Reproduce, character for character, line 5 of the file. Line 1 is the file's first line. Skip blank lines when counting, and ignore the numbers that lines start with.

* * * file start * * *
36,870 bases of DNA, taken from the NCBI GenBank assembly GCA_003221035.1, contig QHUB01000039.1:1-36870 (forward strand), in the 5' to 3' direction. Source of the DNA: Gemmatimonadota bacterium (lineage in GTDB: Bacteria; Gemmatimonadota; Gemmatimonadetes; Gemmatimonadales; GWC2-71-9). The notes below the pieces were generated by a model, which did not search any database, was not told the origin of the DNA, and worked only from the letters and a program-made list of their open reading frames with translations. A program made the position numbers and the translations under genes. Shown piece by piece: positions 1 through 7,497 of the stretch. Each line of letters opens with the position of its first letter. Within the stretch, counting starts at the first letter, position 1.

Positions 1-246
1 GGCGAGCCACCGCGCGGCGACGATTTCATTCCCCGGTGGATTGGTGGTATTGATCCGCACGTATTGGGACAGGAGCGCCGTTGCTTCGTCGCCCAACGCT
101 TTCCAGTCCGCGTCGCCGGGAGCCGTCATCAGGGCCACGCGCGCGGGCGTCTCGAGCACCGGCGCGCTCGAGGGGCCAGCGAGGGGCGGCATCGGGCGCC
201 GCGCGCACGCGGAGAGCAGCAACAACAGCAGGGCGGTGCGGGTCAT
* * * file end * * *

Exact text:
201 GCGCGCACGCGGAGAGCAGCAACAACAGCAGGGCGGTGCGGGTCAT